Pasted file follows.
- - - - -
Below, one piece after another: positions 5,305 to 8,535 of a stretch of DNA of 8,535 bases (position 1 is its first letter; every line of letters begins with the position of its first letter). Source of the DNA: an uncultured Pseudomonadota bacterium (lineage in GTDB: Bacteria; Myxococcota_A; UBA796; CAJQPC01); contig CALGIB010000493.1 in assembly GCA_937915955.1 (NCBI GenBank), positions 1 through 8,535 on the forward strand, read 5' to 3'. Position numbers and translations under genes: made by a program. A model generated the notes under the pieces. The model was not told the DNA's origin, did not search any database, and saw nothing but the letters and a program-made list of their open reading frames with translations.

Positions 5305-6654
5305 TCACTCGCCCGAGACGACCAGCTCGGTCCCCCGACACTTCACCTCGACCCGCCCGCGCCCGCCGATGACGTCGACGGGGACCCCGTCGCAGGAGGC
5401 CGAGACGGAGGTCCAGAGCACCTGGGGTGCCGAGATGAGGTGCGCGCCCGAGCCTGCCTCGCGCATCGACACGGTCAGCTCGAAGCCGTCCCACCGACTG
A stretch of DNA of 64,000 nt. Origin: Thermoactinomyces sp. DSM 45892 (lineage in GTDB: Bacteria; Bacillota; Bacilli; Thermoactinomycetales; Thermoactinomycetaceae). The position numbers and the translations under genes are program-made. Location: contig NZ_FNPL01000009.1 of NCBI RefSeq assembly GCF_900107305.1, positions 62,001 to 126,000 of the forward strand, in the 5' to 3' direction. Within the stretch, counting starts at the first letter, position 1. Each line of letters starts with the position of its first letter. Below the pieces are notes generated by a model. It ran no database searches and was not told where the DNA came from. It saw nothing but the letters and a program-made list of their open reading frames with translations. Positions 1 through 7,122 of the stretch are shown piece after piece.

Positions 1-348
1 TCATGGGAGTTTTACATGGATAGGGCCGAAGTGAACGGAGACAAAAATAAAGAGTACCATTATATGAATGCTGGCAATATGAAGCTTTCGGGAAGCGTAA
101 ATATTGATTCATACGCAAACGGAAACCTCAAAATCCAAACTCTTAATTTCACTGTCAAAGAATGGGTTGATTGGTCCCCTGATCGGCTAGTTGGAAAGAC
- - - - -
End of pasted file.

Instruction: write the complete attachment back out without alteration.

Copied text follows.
Below, one piece after another: positions 5,305 to 8,535 of a stretch of DNA of 8,535 bases (position 1 is its first letter; every line of letters begins with the position of its first letter). Source of the DNA: an uncultured Pseudomonadota bacterium (lineage in GTDB: Bacteria; Myxococcota_A; UBA796; CAJQPC01); contig CALGIB010000493.1 in assembly GCA_937915955.1 (NCBI GenBank), positions 1 through 8,535 on the forward strand, read 5' to 3'. Position numbers and translations under genes: made by a program. A model generated the notes under the pieces. The model was not told the DNA's origin, did not search any database, and saw nothing but the letters and a program-made list of their open reading frames with translations.

Positions 5305-6654
5305 TCACTCGCCCGAGACGACCAGCTCGGTCCCCCGACACTTCACCTCGACCCGCCCGCGCCCGCCGATGACGTCGACGGGGACCCCGTCGCAGGAGGC
5401 CGAGACGGAGGTCCAGAGCACCTGGGGTGCCGAGATGAGGTGCGCGCCCGAGCCTGCCTCGCGCATCGACACGGTCAGCTCGAAGCCGTCCCACCGACTG
A stretch of DNA of 64,000 nt. Origin: Thermoactinomyces sp. DSM 45892 (lineage in GTDB: Bacteria; Bacillota; Bacilli; Thermoactinomycetales; Thermoactinomycetaceae). The position numbers and the translations under genes are program-made. Location: contig NZ_FNPL01000009.1 of NCBI RefSeq assembly GCF_900107305.1, positions 62,001 to 126,000 of the forward strand, in the 5' to 3' direction. Within the stretch, counting starts at the first letter, position 1. Each line of letters starts with the position of its first letter. Below the pieces are notes generated by a model. It ran no database searches and was not told where the DNA came from. It saw nothing but the letters and a program-made list of their open reading frames with translations. Positions 1 through 7,122 of the stretch are shown piece after piece.

Positions 1-348
1 TCATGGGAGTTTTACATGGATAGGGCCGAAGTGAACGGAGACAAAAATAAAGAGTACCATTATATGAATGCTGGCAATATGAAGCTTTCGGGAAGCGTAA
101 ATATTGATTCATACGCAAACGGAAACCTCAAAATCCAAACTCTTAATTTCACTGTCAAAGAATGGGTTGATTGGTCCCCTGATCGGCTAGTTGGAAAGAC